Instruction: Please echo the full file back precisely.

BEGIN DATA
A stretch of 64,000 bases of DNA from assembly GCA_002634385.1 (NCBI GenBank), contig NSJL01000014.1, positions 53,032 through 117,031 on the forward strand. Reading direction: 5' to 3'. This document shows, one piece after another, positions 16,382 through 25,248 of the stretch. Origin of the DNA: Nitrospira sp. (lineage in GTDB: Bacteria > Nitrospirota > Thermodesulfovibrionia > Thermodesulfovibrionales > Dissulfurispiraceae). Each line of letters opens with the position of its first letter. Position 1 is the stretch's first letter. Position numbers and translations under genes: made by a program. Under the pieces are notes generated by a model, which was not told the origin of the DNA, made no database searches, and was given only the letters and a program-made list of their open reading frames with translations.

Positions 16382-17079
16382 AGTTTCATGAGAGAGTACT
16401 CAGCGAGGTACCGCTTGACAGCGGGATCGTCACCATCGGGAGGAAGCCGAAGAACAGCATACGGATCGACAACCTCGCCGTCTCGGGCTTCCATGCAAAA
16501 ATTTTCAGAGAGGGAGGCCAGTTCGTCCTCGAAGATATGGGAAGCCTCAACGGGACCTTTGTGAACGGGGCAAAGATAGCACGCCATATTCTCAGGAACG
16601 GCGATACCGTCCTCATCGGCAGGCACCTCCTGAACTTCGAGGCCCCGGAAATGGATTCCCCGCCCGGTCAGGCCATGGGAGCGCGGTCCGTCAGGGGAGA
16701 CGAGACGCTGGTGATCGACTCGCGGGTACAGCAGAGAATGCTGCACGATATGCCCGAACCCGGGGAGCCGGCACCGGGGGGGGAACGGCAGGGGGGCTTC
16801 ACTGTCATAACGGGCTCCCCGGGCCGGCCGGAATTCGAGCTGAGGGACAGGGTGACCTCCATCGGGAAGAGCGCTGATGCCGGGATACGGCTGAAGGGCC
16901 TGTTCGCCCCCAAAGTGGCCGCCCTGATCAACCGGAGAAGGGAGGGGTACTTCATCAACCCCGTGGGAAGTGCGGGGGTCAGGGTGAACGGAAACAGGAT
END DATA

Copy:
A stretch of 64,000 bases of DNA from assembly GCA_002634385.1 (NCBI GenBank), contig NSJL01000014.1, positions 53,032 through 117,031 on the forward strand. Reading direction: 5' to 3'. This document shows, one piece after another, positions 16,382 through 25,248 of the stretch. Origin of the DNA: Nitrospira sp. (lineage in GTDB: Bacteria > Nitrospirota > Thermodesulfovibrionia > Thermodesulfovibrionales > Dissulfurispiraceae). Each line of letters opens with the position of its first letter. Position 1 is the stretch's first letter. Position numbers and translations under genes: made by a program. Under the pieces are notes generated by a model, which was not told the origin of the DNA, made no database searches, and was given only the letters and a program-made list of their open reading frames with translations.

Positions 16382-17079
16382 AGTTTCATGAGAGAGTACT
16401 CAGCGAGGTACCGCTTGACAGCGGGATCGTCACCATCGGGAGGAAGCCGAAGAACAGCATACGGATCGACAACCTCGCCGTCTCGGGCTTCCATGCAAAA
16501 ATTTTCAGAGAGGGAGGCCAGTTCGTCCTCGAAGATATGGGAAGCCTCAACGGGACCTTTGTGAACGGGGCAAAGATAGCACGCCATATTCTCAGGAACG
16601 GCGATACCGTCCTCATCGGCAGGCACCTCCTGAACTTCGAGGCCCCGGAAATGGATTCCCCGCCCGGTCAGGCCATGGGAGCGCGGTCCGTCAGGGGAGA
16701 CGAGACGCTGGTGATCGACTCGCGGGTACAGCAGAGAATGCTGCACGATATGCCCGAACCCGGGGAGCCGGCACCGGGGGGGGAACGGCAGGGGGGCTTC
16801 ACTGTCATAACGGGCTCCCCGGGCCGGCCGGAATTCGAGCTGAGGGACAGGGTGACCTCCATCGGGAAGAGCGCTGATGCCGGGATACGGCTGAAGGGCC
16901 TGTTCGCCCCCAAAGTGGCCGCCCTGATCAACCGGAGAAGGGAGGGGTACTTCATCAACCCCGTGGGAAGTGCGGGGGTCAGGGTGAACGGAAACAGGAT